How Your Income May Increase The Risk Of Heart Disease


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As times passes, getting an education and making money out of the degree earned is an expectation of every other person. It is a common assumption that the income made out of it will go up with more experience and age.

However, this is not always the case. In fact, in the economy today, incomes have decreased dramatically. It is hard for the new generations to make both ends meet.

Consequently, many of the young adults now need to have more than a single job to afford a place to live, food, and other basic necessities of life.

Working endlessly can disturb your peace of mind and can be tiresome. You may end up with little or no social life and high levels of stress.

Stress is known to have negative effects on health ranging from mental health problems to digestive issues. Moreover, a fluctuating income may even increase the risk of such conditions.

A new study, published in the journal Circulation aims to study the effects of ups and downs in income on people.

It suggests that in addition to other effects, it may even increase your risk of developing heart diseases in the future.

Perhaps the most shocking discovery in this study was the risk was also present in very young people.

To do a thorough research, the scientists took data from a study that studied health of young people in 4 major cities in the United States for almost thirty years.

Read the study here.

How Was the Study Conducted?

To investigate the health of young people, the researchers took data from the Coronary Artery Risk Development in Young Adults. (CARDIA).

Their first observation was of five assessments done between the years 1990-2005. During this procedure, they looked at various factors such as drops in the salaries and income votalitity.

Income volatility was defined as the change in the percentage from one pay to another.

Furthermore, they looked at the cardiovascular events during the years 2005-2015 including both fatal and non-fatal ones.

In total, there were 164 deaths and 106 cardiovascular events. The researchers checked various other reasons for them occurring such as family history, general health, and socio-economic background.

What Were the Results?

After the final observation, the team noted that the people with the highest levels of income volatility had the highest risk of developing heart-related conditions.

The risk of heart failure, stroke, or any other conditions was almost doubled. On the other hand, people with less fluctuations in their income levels had fewer chances in comparison.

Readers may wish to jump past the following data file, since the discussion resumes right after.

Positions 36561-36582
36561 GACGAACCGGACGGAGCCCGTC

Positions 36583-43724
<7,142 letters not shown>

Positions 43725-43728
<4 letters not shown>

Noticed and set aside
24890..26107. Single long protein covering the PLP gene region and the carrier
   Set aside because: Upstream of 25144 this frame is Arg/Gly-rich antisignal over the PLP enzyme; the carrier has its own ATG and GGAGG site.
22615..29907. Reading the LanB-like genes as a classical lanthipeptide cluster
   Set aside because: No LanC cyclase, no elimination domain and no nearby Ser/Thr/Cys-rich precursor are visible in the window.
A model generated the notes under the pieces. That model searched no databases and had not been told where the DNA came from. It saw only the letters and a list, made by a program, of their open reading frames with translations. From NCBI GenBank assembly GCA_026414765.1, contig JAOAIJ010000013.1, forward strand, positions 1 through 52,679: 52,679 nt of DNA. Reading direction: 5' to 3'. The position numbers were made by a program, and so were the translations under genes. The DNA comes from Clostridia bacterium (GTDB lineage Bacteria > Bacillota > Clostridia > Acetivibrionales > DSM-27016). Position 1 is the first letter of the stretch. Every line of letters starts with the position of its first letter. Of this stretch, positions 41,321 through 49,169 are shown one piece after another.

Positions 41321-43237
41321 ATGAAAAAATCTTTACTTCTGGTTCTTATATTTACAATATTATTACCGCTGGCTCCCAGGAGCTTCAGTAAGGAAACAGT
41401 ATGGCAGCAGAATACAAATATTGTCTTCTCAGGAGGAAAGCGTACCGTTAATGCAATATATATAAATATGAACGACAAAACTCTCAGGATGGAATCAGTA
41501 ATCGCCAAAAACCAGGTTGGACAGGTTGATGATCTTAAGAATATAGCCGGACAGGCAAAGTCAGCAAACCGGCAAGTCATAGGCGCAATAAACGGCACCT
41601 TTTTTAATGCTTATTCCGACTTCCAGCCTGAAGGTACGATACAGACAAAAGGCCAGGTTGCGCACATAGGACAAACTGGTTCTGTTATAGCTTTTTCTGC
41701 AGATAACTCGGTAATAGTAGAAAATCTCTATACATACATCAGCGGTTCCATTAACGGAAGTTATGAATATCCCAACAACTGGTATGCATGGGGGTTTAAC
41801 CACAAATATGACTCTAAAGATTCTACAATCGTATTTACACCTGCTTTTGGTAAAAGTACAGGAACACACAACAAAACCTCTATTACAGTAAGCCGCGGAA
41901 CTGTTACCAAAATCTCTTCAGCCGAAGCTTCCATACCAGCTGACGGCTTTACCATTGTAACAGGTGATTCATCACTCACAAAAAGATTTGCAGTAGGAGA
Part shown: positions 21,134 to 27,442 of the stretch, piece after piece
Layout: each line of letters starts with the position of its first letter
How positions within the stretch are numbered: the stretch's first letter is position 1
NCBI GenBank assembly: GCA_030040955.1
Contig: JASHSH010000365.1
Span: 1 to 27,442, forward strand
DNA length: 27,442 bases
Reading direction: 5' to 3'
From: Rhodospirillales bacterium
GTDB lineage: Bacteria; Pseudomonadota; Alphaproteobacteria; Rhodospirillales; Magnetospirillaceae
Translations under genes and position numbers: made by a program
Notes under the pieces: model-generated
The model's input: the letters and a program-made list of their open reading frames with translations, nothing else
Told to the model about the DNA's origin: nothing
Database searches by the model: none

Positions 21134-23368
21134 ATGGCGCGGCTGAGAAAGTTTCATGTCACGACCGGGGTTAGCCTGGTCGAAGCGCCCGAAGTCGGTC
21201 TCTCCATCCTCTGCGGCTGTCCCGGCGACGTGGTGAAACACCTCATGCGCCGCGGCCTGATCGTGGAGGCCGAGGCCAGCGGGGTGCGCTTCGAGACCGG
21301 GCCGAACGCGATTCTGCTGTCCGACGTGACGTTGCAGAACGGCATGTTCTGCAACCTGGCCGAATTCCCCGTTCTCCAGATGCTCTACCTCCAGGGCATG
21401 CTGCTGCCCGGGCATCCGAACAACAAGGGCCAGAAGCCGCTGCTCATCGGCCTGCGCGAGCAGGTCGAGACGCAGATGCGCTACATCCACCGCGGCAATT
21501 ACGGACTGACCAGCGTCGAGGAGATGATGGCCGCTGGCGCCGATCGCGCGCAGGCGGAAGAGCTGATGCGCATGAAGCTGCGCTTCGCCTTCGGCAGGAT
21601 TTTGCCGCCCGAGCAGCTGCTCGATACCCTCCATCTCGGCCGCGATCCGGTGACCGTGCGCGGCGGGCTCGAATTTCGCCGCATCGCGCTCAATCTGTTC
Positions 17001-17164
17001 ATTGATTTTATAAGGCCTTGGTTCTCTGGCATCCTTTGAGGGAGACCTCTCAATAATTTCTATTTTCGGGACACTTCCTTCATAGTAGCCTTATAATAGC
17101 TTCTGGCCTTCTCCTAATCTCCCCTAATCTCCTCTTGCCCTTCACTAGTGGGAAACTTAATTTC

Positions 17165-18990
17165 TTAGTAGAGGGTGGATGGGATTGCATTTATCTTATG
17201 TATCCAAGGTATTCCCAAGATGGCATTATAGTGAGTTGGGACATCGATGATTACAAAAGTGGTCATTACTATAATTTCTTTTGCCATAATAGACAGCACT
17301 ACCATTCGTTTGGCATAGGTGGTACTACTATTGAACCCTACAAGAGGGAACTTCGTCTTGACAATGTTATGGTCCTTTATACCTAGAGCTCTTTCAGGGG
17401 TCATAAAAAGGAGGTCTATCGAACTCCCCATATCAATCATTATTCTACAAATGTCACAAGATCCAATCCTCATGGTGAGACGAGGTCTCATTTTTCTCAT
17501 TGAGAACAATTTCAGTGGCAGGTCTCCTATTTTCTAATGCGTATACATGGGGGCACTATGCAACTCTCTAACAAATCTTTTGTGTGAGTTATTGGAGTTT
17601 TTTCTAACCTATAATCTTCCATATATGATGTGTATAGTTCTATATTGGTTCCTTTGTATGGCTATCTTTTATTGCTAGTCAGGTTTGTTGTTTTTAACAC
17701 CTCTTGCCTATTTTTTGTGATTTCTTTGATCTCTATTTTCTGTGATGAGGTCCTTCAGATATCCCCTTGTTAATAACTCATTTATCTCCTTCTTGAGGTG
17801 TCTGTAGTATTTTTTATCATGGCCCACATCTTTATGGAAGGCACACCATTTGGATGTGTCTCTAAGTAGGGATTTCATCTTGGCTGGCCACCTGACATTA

Additionally, some groups were also more likely to experience heart conditions as a result of income volatility.

For example, women, ethnic minorities, people with symptoms of mental conditions such as conditions, less-qualified people, those who are no married, and those who smoke had more income fluctuations.

What Does This Show?

According to the lead author Tali Elfassy, the study mainly highlights a growing concern of income volatility and its effects on the health. She comments:

“While this study is observational in nature and certainly not an evaluation of such programs, our results do highlight that large negative changes in income may be detrimental to heart health and may contribute to premature death.”

The study shows a connection between income levels and heart disease but does not point at what exactly causes the ups and downs to lead to effects on health.

The theory right now is that fluctuations may cause an individual to indulge in unhealthy behaviors out of stress. For example, excessive alcohol consumption and smoking.

The team hope further research is carried out on this subject as income fluctuation is one of the major problems in today’s society.


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Hilary Jensen

Hilary is a Literature graduate with expertise in Creative Writing. Her writing interests are mental health, ethics, and news reporting. You will find her work associated with relevant research and references that shows her passion for delivering authentic information to readers.

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